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Northern Irish author Paul McVeigh has won the Polari first book prize for his novel The Good Son.

The LGBT writing prize, which began in 2011, is awarded annually to writers whose first books explore lesbian, gay, bisexual and transgender experiences through poetry, prose, fiction or nonfiction.

Born in Belfast, McVeigh began his career as a playwright and director. He founded a theatre company, which won a Fringe First at the Edinburgh Festival and has also written comedy shows.

The Good Son is a funny and frightening story of a young boy navigating the troubles of 1980s Northern Ireland.

Paul McVeigh The Good Son
In a first for the Polari prize, journalist Juliet Jacques was named runner up for her poignant memoir Trans, which the judges described  as “an exceptional book in so many ways.”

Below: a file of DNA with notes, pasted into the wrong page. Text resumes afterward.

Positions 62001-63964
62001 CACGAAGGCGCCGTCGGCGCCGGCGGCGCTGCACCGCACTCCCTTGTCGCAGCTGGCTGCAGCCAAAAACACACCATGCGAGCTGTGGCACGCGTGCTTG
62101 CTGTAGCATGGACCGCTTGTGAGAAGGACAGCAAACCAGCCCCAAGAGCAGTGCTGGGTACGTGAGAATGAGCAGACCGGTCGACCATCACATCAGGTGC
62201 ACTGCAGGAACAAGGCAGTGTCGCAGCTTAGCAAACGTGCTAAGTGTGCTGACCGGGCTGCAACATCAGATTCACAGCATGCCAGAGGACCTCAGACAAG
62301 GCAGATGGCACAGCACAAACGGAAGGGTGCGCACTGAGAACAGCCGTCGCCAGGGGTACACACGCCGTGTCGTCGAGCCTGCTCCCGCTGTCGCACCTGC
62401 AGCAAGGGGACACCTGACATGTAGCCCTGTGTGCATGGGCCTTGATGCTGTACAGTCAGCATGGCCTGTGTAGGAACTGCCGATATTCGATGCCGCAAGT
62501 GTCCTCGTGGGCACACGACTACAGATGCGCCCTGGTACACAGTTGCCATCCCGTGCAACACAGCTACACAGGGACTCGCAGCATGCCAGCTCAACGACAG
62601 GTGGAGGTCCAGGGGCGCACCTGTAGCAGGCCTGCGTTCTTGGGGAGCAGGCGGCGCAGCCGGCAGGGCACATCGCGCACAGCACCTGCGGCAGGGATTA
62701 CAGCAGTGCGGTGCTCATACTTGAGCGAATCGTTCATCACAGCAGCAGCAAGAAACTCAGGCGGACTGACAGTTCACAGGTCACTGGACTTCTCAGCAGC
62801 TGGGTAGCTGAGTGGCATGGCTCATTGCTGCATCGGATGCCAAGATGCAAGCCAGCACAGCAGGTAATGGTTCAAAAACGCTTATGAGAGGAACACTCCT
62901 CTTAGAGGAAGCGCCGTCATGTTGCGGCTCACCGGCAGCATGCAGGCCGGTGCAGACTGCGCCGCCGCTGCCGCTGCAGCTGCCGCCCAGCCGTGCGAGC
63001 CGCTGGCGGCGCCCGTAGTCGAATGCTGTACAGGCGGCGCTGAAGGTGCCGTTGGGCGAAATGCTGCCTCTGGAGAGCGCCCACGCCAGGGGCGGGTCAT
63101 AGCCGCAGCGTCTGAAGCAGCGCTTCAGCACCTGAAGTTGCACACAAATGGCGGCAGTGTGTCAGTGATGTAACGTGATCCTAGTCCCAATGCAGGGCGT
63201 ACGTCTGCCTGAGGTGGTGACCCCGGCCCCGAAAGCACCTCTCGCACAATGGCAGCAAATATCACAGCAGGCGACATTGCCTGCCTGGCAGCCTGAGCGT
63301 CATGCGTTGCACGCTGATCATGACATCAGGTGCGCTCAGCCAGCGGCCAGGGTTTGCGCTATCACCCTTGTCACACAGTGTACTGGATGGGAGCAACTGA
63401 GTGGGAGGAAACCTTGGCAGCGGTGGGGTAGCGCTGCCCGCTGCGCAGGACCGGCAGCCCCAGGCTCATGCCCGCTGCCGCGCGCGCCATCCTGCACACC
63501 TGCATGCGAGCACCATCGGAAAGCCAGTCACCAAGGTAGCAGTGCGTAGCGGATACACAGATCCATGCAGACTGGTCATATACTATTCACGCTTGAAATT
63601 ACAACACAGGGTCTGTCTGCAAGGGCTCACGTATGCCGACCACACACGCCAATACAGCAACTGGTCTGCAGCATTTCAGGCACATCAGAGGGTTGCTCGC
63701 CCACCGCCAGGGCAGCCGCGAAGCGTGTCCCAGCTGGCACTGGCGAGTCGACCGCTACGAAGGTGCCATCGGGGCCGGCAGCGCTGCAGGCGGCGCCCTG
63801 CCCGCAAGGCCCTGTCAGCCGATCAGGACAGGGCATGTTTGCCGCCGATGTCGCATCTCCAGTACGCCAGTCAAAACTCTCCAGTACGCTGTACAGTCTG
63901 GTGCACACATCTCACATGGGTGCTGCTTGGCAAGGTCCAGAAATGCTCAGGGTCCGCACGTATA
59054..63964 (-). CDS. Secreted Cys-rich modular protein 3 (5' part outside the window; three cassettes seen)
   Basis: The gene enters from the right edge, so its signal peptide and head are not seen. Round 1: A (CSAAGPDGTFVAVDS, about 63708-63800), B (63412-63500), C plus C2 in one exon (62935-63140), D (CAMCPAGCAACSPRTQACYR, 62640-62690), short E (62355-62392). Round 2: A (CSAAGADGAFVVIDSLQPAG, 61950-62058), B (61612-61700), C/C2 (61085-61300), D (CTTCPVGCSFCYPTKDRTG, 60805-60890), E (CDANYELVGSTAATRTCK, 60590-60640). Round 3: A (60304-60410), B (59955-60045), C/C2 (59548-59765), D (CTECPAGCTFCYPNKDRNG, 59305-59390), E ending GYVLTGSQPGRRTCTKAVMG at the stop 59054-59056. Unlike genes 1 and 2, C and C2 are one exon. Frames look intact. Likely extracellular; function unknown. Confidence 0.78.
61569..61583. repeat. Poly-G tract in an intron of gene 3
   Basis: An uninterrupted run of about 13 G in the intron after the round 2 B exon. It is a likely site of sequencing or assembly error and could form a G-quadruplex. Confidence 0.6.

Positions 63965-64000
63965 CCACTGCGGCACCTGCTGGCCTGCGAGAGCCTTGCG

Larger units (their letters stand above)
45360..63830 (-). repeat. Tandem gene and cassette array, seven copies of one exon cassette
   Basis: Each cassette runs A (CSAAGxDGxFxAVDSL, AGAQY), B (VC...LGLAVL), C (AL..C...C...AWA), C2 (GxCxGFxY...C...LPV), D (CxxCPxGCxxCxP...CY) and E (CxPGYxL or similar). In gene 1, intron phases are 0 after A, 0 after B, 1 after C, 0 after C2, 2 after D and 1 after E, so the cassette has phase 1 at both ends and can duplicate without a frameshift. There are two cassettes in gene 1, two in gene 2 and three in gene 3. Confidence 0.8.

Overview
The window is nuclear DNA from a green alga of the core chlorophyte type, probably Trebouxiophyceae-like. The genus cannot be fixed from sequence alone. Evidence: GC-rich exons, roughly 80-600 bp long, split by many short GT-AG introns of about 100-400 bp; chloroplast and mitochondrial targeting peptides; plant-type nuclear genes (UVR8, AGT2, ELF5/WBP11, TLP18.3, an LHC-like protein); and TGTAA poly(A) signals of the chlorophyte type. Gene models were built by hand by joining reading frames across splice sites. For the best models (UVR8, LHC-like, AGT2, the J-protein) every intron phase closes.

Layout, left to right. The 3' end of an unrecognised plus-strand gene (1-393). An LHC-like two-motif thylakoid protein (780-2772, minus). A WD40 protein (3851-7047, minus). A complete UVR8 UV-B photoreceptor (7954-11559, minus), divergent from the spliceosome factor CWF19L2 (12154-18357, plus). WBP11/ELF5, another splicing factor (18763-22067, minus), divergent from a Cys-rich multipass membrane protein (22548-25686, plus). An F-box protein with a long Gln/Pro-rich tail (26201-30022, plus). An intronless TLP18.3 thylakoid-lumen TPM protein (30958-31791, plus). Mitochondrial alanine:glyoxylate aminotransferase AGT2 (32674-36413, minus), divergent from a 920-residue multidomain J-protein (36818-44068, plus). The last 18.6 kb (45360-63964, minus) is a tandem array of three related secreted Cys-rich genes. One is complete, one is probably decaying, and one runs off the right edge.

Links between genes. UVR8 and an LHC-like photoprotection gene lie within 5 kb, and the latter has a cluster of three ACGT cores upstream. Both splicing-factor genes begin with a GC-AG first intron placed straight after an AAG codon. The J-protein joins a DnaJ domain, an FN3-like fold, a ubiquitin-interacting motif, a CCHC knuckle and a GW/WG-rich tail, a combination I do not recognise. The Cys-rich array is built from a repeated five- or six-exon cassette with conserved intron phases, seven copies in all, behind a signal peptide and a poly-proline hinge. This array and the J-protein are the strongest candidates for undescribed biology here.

Prize judges included chair Paul Burston, who was joined by literary critic Suzi Feay, author and comedian VG Lee, writer Alex Hopkins and former head of literature and spoken word at the Southbank Centre, Rachel Holmes.

Burston, said: “This year, each shortlisted titled successfully showcased the exceptional skill and scope of work within the LGBT literary community. However, the judges were particularly drawn to the fresh and unique narrative voice of McVeigh’s Mickey Donnelly – we really felt as if we knew him. The author’s handling of the young narrator is expertly done and strikes the perfect balance between comedy and pathos. Paul is an incredibly accomplished storyteller and we’re delighted to present him with the Prize for 2016.”

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